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Ben Carson Blasted For Saying Slaves Were Immigrants

Ben Carson's first official speech as head of Housing and Urban Development is generating widespread controversy.

In the March 6 speech, Carson compared slaves to immigrants seeking a better life, reports The Washington Post. His comments were heard by the hundreds of federal workers present in the audience, as well as others in HUD's regional field offices where the speech was broadcast live.

Carson said slaves from Africa had the same hopes and dreams as European immigrants. "That's what America is about. A land of dreams and opportunity," he said. "There were other immigrants who came here in the bottom of slave ships, worked even longer, even harder for less. But they, too, had a dream that one day their sons, daughters, grandsons, granddaughters, great-grandsons, great-granddaughters might pursue prosperity and happiness in this land."

Unlike Randy Newman's satirical anti-slavery song "Sail Away," Carson's comments were apparently not intended to be ironic.

A senior HUD official, speaking anonymously, said Carson’s comments were intended to be a "heartfelt introduction to the HUD family. The source added: "He was making a point about people who came to this country for a better life for their kids. Nobody in that room put two and two together and came to five. Only the most cynical interpretation would conflate voluntary immigration to this country with involuntary servitude."

But many on social media did the same arithmetic and came to a different conclusion, reports the Daily Mail.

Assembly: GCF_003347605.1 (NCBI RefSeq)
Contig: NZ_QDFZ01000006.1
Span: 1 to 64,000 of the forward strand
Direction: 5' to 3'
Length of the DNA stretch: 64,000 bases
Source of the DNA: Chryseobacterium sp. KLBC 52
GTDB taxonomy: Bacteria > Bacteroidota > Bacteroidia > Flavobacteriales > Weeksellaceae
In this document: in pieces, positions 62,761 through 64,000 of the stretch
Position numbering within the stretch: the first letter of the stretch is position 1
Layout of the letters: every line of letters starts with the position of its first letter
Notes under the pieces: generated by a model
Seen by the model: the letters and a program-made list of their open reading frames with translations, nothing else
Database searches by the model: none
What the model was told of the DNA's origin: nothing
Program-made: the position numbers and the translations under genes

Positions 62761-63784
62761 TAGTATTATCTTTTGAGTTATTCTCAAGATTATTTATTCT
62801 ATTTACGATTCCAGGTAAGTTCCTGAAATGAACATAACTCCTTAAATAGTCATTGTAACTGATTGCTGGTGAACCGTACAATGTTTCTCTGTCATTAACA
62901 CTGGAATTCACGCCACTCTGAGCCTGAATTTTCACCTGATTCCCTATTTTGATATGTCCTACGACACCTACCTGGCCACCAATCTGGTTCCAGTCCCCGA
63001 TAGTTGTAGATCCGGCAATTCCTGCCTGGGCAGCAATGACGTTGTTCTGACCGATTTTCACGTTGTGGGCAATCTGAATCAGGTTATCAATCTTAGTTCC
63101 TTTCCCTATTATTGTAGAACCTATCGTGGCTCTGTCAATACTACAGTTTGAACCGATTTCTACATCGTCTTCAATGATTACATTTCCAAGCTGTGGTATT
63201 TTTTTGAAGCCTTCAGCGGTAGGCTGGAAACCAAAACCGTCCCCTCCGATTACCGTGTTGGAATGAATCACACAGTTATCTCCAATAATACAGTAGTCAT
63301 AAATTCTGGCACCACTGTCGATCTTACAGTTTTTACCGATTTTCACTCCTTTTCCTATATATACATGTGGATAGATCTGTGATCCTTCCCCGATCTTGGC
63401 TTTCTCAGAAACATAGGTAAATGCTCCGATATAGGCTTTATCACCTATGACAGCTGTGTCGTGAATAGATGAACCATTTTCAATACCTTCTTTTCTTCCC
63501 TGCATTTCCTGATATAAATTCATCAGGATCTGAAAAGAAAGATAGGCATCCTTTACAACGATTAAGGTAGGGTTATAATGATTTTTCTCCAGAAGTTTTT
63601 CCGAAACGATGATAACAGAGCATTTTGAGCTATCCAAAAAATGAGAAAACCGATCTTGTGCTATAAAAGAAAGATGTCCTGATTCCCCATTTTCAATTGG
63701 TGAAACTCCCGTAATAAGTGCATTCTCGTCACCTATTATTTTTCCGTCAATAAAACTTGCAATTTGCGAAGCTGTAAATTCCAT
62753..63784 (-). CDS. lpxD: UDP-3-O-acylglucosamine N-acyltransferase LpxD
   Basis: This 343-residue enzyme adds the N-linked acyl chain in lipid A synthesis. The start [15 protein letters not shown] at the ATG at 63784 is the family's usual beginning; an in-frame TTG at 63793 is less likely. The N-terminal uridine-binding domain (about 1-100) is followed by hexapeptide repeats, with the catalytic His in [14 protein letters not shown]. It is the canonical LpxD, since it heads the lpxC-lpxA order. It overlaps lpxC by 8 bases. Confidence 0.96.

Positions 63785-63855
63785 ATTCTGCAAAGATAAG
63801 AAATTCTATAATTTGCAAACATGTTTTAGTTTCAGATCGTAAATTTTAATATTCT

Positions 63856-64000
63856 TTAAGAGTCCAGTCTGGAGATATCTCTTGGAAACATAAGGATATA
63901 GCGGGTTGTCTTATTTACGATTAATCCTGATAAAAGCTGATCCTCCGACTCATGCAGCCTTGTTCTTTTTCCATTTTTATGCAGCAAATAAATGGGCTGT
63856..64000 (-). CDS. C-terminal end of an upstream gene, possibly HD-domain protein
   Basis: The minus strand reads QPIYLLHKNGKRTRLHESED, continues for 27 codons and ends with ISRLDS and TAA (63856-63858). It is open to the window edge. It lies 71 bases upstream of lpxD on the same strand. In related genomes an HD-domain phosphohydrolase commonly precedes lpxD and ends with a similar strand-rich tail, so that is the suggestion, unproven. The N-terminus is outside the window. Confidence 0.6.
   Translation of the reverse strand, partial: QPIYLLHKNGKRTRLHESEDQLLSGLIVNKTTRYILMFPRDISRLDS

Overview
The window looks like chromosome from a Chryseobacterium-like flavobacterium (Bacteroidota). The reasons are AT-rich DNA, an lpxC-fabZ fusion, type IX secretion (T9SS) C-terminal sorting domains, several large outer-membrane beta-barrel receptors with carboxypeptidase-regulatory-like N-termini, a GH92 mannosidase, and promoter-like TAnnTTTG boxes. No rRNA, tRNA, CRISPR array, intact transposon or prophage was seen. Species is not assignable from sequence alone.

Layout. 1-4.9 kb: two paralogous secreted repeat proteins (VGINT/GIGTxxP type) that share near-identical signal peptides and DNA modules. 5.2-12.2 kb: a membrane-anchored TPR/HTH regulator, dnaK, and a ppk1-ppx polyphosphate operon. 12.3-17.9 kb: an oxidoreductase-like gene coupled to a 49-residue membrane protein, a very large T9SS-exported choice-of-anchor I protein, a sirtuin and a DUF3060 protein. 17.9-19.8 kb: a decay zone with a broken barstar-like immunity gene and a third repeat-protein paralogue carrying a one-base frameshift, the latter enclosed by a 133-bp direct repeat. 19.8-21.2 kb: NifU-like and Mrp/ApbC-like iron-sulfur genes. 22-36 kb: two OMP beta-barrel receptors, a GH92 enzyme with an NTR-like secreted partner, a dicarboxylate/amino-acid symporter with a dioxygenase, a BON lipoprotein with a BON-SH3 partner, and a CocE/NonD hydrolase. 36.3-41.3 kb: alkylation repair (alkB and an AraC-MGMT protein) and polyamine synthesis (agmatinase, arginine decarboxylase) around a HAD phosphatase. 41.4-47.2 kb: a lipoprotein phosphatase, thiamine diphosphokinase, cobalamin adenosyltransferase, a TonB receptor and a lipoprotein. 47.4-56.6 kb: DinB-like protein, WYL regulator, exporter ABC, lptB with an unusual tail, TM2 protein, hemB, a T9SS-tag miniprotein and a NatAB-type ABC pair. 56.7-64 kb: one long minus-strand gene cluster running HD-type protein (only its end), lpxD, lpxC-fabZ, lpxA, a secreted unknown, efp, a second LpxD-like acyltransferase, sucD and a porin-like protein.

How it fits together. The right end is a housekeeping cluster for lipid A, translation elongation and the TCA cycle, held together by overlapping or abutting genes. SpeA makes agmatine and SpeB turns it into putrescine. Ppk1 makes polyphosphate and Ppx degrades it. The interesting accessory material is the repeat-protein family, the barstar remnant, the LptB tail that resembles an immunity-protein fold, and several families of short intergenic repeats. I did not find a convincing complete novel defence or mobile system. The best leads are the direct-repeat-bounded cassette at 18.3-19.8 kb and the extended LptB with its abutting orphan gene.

On Twitter, actor Samuel L. Jackson summed up the attitude of those who were offended by Carson's remarks: "OK!! Ben Carson....I can't! Immigrants? In the bottom of SLAVE SHIPS??!! MUTHAF***A PLEASE!!!"

Basketball star James Johnson posted an image of a black man with whipping scars on his back, accompanied by the caption, "Does this look like an immigrant?"

Representatives of HUD were reportedly surprised by the hostile reaction. As one anonymous staffer said,  “HUD has many employees who are African American and at the end of his remarks they stood up and applauded for the secretary. Many went to take pictures of him."

Carson himself replied to the controversy later that night. On Twitter, he accused the media of blowing his comments out of proportion, but attempted to clarify his remarks by noting that a person "can be an involuntary immigrant," then offered a definition of "immigrant" that encompasses those who arrived against their will.

Later, on Facebook, he contradicted the optimistic tone of his HUD speech, presenting a much more realistic interpretation of historical events:

Slaves were ripped from their families and their homes and forced against their will after being sold into slavery by slave traders. The Immigrants made the choice to come to America. They saw this country as a land of opportunity. In contrast, slaves were forced here against their will and lost all their opportunities. We continue to live with that legacy.

Sources: The Washington Post, Daily Mail / Photo credit: Gage Skidmore/Wikimedia Commons

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